Included in those amendments was the exam deadline extension for advisers who have made two previous attempts before December 31st this year. As previously flagged by Senator Jane Hume, this affords advisers more time - up until September 30th next year - to complete the exam.
Should they elect to take the exam next year, though, they'll be paying significantly more for the privilege. Currently the exam costs $540 plus GST, but once ASIC assumes exam administration stewardship from FASEA in January, the price of admission rises to $948. If an adviser wants to apply for ASIC to review the marking of one or more non-multiple choice answers, they'll have to fork out an additional $218.
According to figures supplied by FASEA at the end of August, just over 16,000 advisers have passed the exam so far. Collectively, this represents 73% of the active advisers on ASIC's register. And given that the number of advisers in Australia recently dropped to another historic low - under 19,000, per reports in September - the steep exam application price increase makes a certain amount of sense: the cost of ASIC administering the exam is being spread across an ever-shrinking group of potential applicants.
However, even putting aside the possibility that a more expensive exam might disincentivise those advisers from staying in the industry (or new entrants from joining it), there isn't much evidence yet that some of the profession's biggest concerns about the exam will be addressed once ASIC takes over. As we've discussed many times, one of the biggest areas of underperformance in the exam is practical applications of FASEA's Code of Ethics.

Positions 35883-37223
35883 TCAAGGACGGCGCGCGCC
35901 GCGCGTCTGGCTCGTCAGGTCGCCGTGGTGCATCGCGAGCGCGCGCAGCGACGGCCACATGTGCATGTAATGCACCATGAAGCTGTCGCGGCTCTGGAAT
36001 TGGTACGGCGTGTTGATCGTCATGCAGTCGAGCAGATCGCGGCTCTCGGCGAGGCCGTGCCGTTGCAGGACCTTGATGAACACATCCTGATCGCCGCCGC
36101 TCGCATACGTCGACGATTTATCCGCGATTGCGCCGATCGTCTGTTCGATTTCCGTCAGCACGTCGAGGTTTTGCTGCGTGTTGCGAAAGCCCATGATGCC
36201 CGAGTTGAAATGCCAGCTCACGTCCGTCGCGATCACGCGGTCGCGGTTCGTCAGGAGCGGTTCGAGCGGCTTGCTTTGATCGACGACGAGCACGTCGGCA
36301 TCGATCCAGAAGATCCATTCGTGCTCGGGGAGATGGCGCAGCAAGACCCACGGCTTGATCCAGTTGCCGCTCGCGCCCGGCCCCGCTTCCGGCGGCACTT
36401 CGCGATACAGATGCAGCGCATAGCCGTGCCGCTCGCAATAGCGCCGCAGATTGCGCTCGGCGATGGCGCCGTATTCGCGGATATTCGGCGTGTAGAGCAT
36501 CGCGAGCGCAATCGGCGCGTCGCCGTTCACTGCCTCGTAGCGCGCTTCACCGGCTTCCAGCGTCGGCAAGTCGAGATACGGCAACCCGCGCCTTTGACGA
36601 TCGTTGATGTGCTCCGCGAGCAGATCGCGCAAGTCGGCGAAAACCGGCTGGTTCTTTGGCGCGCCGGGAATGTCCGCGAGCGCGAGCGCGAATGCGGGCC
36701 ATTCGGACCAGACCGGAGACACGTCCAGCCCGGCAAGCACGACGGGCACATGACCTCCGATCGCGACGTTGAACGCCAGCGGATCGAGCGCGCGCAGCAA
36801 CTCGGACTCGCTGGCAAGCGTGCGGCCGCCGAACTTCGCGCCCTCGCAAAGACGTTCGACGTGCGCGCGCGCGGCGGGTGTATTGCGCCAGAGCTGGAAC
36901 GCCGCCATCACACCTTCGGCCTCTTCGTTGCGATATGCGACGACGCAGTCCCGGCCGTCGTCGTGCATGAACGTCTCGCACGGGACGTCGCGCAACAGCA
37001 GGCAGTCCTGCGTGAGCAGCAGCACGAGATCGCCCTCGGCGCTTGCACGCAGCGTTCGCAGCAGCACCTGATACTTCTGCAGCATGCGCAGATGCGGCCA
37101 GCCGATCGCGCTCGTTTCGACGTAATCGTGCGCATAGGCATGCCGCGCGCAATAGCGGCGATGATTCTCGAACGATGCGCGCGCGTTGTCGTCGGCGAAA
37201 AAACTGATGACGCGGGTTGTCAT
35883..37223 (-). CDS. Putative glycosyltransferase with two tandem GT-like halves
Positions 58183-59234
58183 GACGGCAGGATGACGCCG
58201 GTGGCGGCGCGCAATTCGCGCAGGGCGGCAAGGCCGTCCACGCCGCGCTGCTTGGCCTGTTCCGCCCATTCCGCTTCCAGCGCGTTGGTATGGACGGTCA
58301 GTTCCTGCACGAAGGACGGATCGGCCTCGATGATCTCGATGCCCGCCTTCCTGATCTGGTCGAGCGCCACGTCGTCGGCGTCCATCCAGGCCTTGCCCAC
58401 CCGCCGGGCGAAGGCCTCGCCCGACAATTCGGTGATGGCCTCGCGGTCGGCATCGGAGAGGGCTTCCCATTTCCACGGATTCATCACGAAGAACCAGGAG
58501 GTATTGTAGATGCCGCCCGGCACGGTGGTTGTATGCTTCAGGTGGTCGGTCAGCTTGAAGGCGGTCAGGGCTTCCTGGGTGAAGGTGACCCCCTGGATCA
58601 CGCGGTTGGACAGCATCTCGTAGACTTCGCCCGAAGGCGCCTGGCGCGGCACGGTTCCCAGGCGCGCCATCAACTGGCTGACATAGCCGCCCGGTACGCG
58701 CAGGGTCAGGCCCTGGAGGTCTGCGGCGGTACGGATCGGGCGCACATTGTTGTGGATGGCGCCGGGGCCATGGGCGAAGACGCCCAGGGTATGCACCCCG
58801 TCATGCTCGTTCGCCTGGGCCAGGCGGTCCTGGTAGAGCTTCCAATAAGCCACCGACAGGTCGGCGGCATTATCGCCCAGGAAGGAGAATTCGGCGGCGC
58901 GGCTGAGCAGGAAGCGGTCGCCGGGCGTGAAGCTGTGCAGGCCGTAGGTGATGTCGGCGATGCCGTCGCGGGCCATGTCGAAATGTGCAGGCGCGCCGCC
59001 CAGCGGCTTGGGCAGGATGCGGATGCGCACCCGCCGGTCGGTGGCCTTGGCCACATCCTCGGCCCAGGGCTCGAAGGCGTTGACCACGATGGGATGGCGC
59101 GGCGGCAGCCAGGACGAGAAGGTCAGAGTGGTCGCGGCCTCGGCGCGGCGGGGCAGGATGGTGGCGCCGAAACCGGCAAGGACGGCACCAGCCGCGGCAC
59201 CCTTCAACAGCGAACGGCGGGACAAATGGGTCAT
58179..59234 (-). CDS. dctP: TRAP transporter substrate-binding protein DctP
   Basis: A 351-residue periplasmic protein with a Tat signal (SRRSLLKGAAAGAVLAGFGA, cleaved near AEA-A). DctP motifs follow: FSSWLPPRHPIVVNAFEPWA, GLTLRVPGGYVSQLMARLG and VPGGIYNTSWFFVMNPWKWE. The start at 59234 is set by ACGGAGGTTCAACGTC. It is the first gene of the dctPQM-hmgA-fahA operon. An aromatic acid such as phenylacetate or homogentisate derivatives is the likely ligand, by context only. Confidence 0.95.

One might argue that's less the fault of the exam and more indicative of the problems with the Code itself, but either way, advisers preparing to complete the process towards FASEA certification next year face an increased cost without much extra certainty. And even though the amendments to the Better Advice Bill propose more permissive and flexible arrangements for sitting the exam, there's still a lot up in the air regarding when, where and how ASIC will administer it.
If these amendments aim to provide clarification on these issues, now's the time.
The opinions expressed in this content are those of the author shown, and do not necessarily represent those of No More Practice Education Pty Ltd or its related entities. All content is intended for a professional financial adviser audience only and does not constitute financial advice. To view our full terms and conditions, click here
According to a new piece of research from the FPA, many Australians stil....
A group of industry and consumer associations have jointly condemned the Go....
13 October, 2021
According to a new piece of research from the FPA, many Australians still don't see the value of advice, with nearly half (41%) of participants exp....
13 October, 2021
06 October, 2021
Insights from a recent ASIC report suggest that the complex regulatory framework in which advisers operate doesn't just affect the advice industry ....